China Miéville on Crime Novels

China Miéville’s new novel The City & The City hits the stores today, and it’s a novel that simultaneously fulfills Miéville fan expectatation and is something that they never would have seen coming. Fans of the author almost certainly expected a complex and satisfying tale of a fantastic city real enough that you get the genuinely tactile sense of the place, given the author’s long association with New Crobuzon, in Perdido Street Station and Iron Council. If there’s anything Mieville knows (and to be clear, he knows lots), it’s how to put his reader into a city with all senses firing.

What they couldn’t have expected were Beszel and Ul Qoma, the cities of the book’s title, or their intimate relationship as sisters and rivals — or the fact that Mieville would give them their view of these cities through the lens of a murder procedural — or that Mieville both supports and subverts the crime novel form exploring the cities he’s made. He’s doing a lot of fascinating stuff here, and makes it look easy, which it’s not. Expect The City & The City to be an awards front runner, and not necessarily just in the genre of science fiction and fantasy.

Having now written his own crime novel, China Mieville has some thoughts on the nature of the form, and why it’s so hard for whodunnits to stick the dismount, as it were. I’m delighted to give him the floor here at Whatever to explain it to you.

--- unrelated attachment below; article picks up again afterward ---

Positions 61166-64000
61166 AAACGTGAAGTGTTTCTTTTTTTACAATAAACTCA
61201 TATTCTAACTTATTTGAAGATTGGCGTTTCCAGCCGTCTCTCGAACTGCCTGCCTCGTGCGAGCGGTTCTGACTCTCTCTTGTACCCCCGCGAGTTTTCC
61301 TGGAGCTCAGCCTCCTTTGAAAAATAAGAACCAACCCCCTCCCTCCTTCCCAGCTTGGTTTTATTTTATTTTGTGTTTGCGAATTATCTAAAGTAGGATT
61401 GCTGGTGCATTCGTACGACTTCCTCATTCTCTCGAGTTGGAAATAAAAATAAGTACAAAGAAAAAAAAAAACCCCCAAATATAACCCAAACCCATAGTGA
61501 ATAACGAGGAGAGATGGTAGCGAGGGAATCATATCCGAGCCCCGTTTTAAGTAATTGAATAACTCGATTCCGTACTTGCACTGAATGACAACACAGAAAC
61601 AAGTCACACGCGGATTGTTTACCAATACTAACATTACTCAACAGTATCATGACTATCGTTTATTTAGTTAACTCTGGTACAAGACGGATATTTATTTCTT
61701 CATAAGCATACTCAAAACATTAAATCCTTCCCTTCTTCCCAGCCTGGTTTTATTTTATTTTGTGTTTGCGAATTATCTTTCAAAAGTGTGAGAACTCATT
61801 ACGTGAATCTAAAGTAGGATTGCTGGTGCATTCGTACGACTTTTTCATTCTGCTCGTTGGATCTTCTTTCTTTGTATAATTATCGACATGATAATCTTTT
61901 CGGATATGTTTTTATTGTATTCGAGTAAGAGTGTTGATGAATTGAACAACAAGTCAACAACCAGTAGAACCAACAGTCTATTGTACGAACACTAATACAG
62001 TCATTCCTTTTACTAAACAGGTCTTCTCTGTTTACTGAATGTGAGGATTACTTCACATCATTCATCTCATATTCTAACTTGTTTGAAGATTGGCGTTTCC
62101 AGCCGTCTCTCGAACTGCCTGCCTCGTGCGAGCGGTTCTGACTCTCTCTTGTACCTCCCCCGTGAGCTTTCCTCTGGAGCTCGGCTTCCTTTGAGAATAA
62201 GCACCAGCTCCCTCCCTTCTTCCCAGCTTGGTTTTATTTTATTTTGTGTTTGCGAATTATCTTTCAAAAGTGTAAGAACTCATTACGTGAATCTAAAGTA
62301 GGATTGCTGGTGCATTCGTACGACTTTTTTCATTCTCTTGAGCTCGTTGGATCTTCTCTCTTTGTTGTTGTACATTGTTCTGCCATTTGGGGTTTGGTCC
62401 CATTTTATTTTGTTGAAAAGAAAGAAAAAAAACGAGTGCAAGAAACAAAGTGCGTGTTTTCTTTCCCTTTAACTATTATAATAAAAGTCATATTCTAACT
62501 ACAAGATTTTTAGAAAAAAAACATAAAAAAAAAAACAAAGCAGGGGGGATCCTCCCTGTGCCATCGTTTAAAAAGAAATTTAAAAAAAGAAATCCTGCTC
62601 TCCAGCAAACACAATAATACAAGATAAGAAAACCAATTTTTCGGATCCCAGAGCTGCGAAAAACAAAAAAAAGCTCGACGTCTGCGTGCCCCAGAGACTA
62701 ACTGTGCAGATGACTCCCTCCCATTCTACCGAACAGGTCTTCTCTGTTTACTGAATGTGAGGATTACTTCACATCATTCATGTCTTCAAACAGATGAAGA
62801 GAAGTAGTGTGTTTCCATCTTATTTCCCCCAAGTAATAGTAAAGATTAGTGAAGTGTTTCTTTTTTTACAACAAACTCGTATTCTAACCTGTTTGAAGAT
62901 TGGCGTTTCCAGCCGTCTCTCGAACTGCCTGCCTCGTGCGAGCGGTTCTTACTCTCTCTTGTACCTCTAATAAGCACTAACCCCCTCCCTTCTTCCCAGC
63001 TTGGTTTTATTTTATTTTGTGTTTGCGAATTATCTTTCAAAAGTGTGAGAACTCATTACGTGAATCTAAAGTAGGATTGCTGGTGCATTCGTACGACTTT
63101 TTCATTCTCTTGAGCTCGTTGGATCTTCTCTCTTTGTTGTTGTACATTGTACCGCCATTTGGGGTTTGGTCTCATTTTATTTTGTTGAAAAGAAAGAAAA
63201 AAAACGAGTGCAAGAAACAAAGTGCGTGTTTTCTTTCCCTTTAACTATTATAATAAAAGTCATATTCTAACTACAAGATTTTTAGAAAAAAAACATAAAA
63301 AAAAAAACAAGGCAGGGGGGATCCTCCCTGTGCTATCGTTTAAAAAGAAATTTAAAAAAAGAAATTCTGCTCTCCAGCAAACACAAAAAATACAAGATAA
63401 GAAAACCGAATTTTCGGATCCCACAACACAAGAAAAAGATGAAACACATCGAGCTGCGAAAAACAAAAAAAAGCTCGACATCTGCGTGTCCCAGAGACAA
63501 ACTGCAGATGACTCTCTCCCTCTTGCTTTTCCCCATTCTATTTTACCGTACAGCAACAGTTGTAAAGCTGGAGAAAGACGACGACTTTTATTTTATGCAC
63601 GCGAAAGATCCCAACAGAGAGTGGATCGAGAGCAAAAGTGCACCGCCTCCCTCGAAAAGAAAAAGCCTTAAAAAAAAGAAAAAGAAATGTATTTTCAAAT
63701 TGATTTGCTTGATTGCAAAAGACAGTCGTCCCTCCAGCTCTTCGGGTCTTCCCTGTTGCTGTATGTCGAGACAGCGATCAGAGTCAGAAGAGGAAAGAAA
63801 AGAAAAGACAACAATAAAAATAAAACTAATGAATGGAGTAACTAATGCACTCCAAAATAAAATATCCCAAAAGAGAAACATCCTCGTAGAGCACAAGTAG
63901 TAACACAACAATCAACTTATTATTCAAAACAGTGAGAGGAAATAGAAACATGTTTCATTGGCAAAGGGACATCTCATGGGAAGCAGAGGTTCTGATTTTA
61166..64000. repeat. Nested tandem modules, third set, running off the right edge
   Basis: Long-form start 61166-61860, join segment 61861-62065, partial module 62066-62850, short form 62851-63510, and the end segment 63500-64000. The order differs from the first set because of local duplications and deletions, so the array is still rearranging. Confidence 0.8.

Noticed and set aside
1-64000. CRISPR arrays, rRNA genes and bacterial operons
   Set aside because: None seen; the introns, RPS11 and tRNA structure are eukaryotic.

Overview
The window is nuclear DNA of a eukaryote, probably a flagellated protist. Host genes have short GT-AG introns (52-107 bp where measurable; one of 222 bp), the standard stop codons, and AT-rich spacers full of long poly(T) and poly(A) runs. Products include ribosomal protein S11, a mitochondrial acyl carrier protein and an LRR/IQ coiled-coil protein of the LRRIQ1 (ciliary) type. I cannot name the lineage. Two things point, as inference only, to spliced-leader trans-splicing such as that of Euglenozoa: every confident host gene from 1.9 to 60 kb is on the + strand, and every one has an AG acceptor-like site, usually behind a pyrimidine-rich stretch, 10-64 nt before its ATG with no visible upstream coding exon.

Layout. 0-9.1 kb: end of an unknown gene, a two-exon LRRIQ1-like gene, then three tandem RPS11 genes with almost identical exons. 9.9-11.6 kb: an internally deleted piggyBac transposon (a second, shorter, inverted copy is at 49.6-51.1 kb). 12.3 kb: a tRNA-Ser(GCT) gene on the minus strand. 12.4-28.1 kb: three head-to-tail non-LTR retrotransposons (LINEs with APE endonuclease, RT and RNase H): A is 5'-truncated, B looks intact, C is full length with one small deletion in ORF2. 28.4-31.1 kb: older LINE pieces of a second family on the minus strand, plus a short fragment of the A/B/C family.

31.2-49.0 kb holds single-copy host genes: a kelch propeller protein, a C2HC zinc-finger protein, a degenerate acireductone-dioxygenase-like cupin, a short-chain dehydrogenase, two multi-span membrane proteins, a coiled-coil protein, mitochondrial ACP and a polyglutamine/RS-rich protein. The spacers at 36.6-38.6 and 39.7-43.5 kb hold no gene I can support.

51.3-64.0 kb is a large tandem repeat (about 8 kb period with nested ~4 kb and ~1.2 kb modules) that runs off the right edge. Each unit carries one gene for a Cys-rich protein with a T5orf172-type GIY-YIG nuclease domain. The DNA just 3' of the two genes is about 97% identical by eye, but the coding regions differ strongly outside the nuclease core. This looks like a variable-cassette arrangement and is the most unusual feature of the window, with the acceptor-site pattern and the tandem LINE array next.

Crime novels never end well. We’re talking here about the whodunnits. There’s a body in the library. Seven people hated him. A cantankerous cop plays by her or his own rules, or a small-town librarian charmingly uncovers sordid truths. There are other paradigms, of course — the alt-crime formulas perfected by geniuses like Patricia Highsmith, the youalreadyknowwhodunnits, the whodunwhats, the doesitreallymatterwhodunnits. But the centre of gravity of the genre, the pull against which such brilliant dissidence chafes, is the whodunnit. Be it cozy, police procedural, noir, the problematic is shared. And these novels – which I like many passionately love – always end badly. Even the brilliant ones. I don’t mean for those still alive within the books’ worlds, necessarily, but for those of us beyond the text.

Reviews of crime novels repeatedly refer to this or that book’s slightly disappointing conclusion. This is the case even where reviewers are otherwise hugely admiring. Sometimes you can almost sense their bewilderment when, looking closely at the way threads are wrapped up and plots and sub-plots knotted, they acknowledge that nothing could be done to improve an ending, that it works, that it is ‘fair’ (a very important quality for the crime aficionado – no last-minute suspects, no evidence the reader hasn’t seen), that it is well-written, that it surprises… and yet that it disappoints.

The reason, I think, is that crime novels are impossible. Specifically, impossible to end.

Obviously there’s a danger here of exoneration, of using this argument to evade responsibility for all manner of bullshit and bad writing. So let’s insist that one of the reasons for any crime novel’s – sometimes nebulous but in my opinion inevitable – failure may very well be authorial inadequacy. Nonetheless. Even absent that, such books always leave the reader feeling, even if just a bit, let down.